"These results suggest the possibility that the administration of Avastin® after treatment with aldoxorubicin could prolong survival in patients with relapsed GBM, and patient follow up is currently ongoing," said Daniel Levitt, M.D., Ph.D., CytRx Executive Vice President and Chief Medical Officer.  "At the upcoming 2015 American Society of Clinical Oncology (ASCO) Annual Meeting, we will be convening with the study investigators to discuss the potential for a pivotal trial evaluating aldoxorubicin in combination with Avastin® for the treatment of relapsed GBM, with survival as the primary endpoint.  We also look forward to submitting the results from this ongoing Phase 2 clinical trial for presentation at a neuro-oncology-focused medical meeting in 2015."

The primary objective of this Phase 2 trial is to determine progression-free survival (PFS) at 6 months and overall survival (OS) in patients with recurrent glioblastoma multiforme.  The principal secondary objective is to evaluate the safety of aldoxorubicin in study patients as assessed by the frequency and severity of adverse events.  Only patients who have not received prior treatment with bevacizumab (Avastin®) are eligible to participate in the trial.  The clinical trial is expected to enroll up to 28 patients randomly assigned equally to receive either 350 mg/m2 (260 mg/m2 doxorubicin equivalent) or 250 mg/m2 (185 mg/m2 doxorubicin equivalent) of aldoxorubicin intravenously on Day 1, and every 21 days thereafter until evidence of tumor progression, unacceptable toxicity or withdrawal of consent.  Tumor response is monitored every 6 weeks by MRI until disease progression occurs.  The trial is being conducted at the John Wayne Cancer Center/Sarcoma Oncology Center in Santa Monica, CA, City of Hope in Duarte, CA, the Louisiana State University Health Sciences Center in New Orleans, LA, and Texas Oncology in Austin, TX.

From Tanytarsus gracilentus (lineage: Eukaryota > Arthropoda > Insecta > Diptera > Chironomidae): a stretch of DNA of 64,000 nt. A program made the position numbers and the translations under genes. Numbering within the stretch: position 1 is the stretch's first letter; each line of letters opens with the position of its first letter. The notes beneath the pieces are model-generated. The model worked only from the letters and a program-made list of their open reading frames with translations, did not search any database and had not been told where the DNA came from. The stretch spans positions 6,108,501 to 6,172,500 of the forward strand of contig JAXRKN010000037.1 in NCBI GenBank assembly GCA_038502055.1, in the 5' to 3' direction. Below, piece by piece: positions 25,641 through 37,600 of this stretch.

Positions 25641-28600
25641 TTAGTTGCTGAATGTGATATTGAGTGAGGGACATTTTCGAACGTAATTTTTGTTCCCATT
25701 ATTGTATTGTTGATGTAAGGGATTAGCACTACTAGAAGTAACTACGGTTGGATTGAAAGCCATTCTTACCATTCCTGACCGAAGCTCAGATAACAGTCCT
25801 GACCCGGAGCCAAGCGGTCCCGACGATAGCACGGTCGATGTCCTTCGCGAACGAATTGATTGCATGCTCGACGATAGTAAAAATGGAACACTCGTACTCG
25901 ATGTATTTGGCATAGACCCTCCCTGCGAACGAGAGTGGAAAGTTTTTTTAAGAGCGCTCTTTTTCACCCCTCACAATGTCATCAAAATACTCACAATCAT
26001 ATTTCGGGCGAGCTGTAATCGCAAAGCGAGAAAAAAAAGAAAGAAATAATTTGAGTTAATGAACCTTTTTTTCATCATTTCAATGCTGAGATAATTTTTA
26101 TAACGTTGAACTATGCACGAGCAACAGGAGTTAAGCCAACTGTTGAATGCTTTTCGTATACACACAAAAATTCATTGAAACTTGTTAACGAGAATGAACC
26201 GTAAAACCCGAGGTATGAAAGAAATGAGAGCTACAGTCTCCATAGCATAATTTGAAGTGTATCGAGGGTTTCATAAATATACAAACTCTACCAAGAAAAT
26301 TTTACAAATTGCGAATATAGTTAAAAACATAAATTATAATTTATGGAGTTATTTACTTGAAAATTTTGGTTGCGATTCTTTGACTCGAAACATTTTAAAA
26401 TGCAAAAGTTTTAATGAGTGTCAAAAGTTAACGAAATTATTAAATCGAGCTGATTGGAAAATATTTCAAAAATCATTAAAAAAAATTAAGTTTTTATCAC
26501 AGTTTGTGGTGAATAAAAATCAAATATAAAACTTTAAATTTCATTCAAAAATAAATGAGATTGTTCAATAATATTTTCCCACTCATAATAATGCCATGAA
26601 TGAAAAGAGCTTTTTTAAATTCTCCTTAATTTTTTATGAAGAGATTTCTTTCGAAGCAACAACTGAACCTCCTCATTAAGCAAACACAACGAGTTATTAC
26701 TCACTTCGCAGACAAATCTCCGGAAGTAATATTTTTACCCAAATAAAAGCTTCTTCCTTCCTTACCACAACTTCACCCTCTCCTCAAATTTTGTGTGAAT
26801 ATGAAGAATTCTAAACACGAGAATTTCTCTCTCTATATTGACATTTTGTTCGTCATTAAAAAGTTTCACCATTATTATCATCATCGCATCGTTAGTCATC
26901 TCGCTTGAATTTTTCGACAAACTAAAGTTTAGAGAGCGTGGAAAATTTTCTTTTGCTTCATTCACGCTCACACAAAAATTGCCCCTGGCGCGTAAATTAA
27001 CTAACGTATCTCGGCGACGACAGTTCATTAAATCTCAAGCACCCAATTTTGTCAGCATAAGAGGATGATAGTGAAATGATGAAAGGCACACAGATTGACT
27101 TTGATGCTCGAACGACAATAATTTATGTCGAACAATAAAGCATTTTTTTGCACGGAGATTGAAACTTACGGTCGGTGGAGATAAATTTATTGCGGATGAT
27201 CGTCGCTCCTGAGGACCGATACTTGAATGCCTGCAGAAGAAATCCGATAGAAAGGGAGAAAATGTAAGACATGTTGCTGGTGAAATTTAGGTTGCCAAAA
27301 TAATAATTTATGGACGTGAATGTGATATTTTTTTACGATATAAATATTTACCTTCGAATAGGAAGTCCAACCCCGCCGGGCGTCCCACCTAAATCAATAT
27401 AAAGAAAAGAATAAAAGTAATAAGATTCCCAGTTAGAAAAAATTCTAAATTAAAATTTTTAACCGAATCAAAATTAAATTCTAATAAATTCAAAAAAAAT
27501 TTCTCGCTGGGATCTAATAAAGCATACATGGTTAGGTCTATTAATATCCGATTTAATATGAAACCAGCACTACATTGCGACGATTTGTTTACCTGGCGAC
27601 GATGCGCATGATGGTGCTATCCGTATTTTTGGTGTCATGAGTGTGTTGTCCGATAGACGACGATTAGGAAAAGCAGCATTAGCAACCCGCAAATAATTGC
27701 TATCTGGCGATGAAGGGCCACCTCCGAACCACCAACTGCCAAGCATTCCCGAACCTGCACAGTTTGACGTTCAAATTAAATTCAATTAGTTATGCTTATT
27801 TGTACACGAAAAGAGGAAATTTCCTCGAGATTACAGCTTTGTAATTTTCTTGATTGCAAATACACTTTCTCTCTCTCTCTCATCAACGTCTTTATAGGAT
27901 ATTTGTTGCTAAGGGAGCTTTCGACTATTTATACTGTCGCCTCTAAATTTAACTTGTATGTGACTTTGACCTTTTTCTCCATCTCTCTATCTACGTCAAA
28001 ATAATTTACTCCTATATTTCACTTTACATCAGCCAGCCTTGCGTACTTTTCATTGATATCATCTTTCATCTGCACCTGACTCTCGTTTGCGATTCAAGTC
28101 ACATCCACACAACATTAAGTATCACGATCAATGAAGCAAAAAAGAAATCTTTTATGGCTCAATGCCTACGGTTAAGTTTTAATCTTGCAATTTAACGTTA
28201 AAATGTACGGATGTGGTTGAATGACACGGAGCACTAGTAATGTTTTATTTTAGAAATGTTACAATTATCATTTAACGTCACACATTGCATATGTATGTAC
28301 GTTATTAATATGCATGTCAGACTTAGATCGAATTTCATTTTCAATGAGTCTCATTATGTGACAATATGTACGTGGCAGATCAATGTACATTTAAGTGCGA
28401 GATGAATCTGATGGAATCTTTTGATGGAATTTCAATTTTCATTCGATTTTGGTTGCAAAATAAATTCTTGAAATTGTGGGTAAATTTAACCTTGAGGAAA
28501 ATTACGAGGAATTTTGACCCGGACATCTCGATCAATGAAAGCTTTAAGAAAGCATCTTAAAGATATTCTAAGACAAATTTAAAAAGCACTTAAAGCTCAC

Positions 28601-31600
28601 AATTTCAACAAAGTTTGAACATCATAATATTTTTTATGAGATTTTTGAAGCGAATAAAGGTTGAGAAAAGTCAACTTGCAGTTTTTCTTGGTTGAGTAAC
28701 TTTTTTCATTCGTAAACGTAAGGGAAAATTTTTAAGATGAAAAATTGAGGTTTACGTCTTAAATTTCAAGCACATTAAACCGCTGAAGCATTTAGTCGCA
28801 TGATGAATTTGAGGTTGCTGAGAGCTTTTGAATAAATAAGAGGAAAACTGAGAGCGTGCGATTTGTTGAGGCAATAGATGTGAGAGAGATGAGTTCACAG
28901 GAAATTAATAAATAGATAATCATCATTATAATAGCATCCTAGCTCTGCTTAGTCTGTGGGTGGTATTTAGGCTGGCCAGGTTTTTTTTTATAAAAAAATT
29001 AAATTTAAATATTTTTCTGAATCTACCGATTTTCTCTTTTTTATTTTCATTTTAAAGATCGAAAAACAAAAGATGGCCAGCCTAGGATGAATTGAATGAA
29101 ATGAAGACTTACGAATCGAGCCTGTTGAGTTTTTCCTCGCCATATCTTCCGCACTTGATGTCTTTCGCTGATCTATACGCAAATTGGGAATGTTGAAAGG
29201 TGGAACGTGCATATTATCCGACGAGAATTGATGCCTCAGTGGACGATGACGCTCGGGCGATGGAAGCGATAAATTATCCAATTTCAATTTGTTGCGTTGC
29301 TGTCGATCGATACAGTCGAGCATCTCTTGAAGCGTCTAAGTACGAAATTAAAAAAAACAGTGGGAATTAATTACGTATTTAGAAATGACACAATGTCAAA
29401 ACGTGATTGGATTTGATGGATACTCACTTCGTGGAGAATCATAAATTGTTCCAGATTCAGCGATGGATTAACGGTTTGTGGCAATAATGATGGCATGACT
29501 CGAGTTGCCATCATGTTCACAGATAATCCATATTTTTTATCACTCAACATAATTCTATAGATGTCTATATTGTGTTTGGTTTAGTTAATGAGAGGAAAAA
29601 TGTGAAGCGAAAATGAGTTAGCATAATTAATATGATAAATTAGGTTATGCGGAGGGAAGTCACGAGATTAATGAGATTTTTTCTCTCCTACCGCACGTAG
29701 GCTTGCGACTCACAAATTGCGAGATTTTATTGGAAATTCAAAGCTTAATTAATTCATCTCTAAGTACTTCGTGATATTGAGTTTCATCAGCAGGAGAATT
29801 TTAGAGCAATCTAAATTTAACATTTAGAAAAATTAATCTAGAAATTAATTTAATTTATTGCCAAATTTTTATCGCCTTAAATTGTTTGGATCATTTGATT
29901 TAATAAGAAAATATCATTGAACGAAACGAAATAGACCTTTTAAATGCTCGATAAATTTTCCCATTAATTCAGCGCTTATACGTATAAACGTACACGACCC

This Phase 2 study follows positive confirmatory results reported in 2013 from a preclinical study in which aldoxorubicin demonstrated statistically significant efficacy (p<.0001) in the treatment of rapidly growing human brain (glioblastoma) cancer in the brains of animals.  In that study, animals treated with aldoxorubicin had median survival of more than 63 days, compared with approximately 25 days for animals treated with doxorubicin or saline.  In addition, because aldoxorubicin uptake was confined to the tumor in the brain rather than normal brain tissue, the principal investigator concluded that aldoxorubicin has the potential to safely shrink glioblastoma tumors, which could dramatically prolong patient survival.

About Glioblastoma Multiforme

Glioblastoma is the most common and most malignant primary brain tumor in adults and afflicts more than 12,000 new patients in the U.S. annually.  The median survival after diagnosis is approximately 14 months, despite patients subsequently receiving surgical resection, radiotherapy and chemotherapy.  Limited efficacy of chemotherapeutic agents has been attributed to several contributing factors including insufficient drug delivery to the tumor site through the blood:brain barrier.

About Aldoxorubicin

The widely used chemotherapeutic agent doxorubicin is delivered systemically and is highly toxic, which limits its dose to a level below its maximum therapeutic benefit. Doxorubicin also is associated with many side effects, especially the potential for damage to heart muscle at cumulative doses greater than 450 mg/m2. Aldoxorubicin combines doxorubicin with a novel single-molecule linker that binds directly and specifically to circulating albumin, the most plentiful protein in the bloodstream. Protein-hungry tumors concentrate albumin, thus increasing the delivery of the linker molecule with the attached doxorubicin to tumor sites. In the acidic environment of the tumor, but not the neutral environment of healthy tissues, doxorubicin is released. This allows for greater doses (3 ½ to 4 times) of doxorubicin to be administered while reducing its toxic side effects. In studies thus far there has been no evidence of clinically significant effects of aldoxorubicin on heart muscle, even at cumulative doses of drug well in excess of 2,000 mg/m2.